By Allison Lockett
Career transition can mean a lot of things. In my coaching practice, I see a lot of people yearning for change, fully capable of making it happen, but fearful of what it could actually mean for their lives. Before you search for job postings, dust off your resume, or buy a new bag, here’s the process I take clients through to strengthen their mindset and move forward with confidence:
But first… Let’s define career transition
You’re in career transition if you’re considering a significant change to the “what” and “how” of your work life. Some examples: leaving paid work, re-entering paid work, changing industries, changing paths (example: toward/away from leadership track), or changing the way you work (for example, reducing your schedule, or working mostly from home).
Ask yourself “Why?”
The first thing you want to do is look in the mirror, hard. Maybe you’ve been thinking about a career transition for a while because things have changed in your life (example: enter, motherhood). But motherhood is not the reason you’re looking to transition your career. Go deeper. What expectations (yours or others) are at play? What are you truly looking to achieve with this transition? What about your current work situation is in-congruent with what you truly want? Write it down, challenge it, explore it.
Play it out
Often we feel the pull toward a career transition when things feel unmanageable (or downright chaotic). Even though the future is unknowable, it can be really helpful to step back and consider what life will look like in one, three, seven years, and beyond. It can be helpful to talk to someone who’s a few years ahead of you to get perspective. Career transitions come with knock-on effects: time, stress, personal development, health, finances, legacy. Imagine your future if you stay the course you’re on, and if you make a change, recognizing that nothing you decide today needs to be permanent.
Do some research
If you know what you want at this point, you’re a step ahead! Now: does it exist? I’m not saying you can’t make a new thing happen (example: being a partner in a Bay Street law firm who works fifteen hours per week from home, or, being the first person at your company to move to a flexible schedule), but you want to know whether there is precedent (and how much) so you can know what type of mountain you’re taking on. Find out what’s available in terms of the career you want, and if the answer is “nothing yet”, gauge your energy level and desire to blaze that trail.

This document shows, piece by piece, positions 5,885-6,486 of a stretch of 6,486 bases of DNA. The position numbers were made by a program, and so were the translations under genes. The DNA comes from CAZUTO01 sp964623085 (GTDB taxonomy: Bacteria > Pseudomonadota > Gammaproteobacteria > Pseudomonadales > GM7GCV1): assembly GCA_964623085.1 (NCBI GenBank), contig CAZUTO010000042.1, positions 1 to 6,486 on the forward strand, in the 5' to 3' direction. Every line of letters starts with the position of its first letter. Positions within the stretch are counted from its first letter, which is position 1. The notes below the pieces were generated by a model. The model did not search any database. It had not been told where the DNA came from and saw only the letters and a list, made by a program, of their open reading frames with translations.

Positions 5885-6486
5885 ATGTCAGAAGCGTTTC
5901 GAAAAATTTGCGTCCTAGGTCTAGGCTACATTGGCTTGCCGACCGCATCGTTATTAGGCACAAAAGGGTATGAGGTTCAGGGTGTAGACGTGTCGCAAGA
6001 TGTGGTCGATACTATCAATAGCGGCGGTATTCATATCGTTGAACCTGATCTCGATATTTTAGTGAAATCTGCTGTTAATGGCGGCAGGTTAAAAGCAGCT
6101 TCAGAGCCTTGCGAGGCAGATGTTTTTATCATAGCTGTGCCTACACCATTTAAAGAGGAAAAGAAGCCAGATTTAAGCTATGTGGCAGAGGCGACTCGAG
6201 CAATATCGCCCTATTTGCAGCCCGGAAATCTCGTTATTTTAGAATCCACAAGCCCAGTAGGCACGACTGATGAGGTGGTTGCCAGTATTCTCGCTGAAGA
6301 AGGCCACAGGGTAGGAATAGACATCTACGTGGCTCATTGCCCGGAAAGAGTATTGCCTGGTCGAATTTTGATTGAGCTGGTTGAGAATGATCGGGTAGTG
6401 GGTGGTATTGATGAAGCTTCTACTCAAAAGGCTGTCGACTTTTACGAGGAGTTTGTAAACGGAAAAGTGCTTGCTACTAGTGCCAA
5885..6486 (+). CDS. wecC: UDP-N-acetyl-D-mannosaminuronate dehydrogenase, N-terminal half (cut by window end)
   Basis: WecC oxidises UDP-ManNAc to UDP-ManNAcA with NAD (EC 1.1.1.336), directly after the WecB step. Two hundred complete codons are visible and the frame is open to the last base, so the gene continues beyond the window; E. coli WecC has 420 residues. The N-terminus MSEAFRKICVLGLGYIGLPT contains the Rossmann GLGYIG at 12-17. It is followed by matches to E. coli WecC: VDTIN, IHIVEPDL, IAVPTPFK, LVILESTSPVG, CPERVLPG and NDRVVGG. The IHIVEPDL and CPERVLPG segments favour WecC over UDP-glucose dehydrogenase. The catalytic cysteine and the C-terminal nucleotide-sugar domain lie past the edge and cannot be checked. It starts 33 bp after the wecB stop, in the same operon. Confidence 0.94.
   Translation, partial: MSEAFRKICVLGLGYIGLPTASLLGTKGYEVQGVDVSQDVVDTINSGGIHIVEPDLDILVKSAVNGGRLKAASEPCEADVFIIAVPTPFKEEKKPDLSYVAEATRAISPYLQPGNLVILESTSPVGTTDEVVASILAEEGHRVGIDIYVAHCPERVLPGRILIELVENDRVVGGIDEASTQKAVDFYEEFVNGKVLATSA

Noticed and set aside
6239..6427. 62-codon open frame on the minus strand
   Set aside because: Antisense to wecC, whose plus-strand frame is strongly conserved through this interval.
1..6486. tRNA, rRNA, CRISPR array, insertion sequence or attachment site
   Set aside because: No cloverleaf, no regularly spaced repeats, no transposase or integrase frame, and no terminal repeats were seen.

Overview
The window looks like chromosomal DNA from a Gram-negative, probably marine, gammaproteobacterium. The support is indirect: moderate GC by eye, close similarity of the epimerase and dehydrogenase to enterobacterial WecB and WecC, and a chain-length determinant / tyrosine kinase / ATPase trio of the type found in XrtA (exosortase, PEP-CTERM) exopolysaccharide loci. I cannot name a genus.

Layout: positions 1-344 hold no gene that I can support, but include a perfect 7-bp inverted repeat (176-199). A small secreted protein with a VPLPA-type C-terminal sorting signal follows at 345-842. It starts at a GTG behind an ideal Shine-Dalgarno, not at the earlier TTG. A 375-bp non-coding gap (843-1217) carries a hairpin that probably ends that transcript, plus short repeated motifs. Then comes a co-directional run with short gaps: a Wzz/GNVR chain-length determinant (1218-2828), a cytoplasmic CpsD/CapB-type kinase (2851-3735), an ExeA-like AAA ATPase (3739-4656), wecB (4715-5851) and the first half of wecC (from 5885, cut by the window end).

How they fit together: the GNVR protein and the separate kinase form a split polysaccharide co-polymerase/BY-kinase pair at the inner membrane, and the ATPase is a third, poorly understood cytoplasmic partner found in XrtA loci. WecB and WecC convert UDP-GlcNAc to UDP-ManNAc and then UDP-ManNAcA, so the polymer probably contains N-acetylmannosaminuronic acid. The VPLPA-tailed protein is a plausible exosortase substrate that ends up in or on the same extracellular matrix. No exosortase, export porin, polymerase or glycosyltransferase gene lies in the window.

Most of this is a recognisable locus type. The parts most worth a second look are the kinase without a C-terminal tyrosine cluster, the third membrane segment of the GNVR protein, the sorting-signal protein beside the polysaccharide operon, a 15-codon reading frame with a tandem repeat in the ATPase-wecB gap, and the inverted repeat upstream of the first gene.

Do you have one or more people in your life who can hold space for you as you explore this potential transition? Who are open to listening, sharing moral support and have guidance and practical advice to share with you? Who will keep you accountable to your goals and remind you why you’re in this? This makes a difference. Now is a good time to mention our next Accountability Group exclusively for tellent members in career transition, which starts in October. Find out more here.
Be recklessly optimistic
I can’t write a piece about mindset without sharing the most important truth about mindset: you need a positive one. Full stop. If you are focused on how your plans aren’t going to work, or the judgment you’re going to encounter, or how your employer (and all employers) don’t have your back, you’re in the wrong mindset to make a successful career transition happen. This is simple, but it’s not easy. If you’re not feeling recklessly optimistic about your career transition, come join the accountability group and I will personally help you with that 🙂 We start in October.
Allison Lockett is the founder of Stand On Your Head, a career coaching and advisory practice with a mission to help people find and excel at the work they were made for. Allison leads the tellent community’s coaching programs. Learn more at http:standonyourhead.co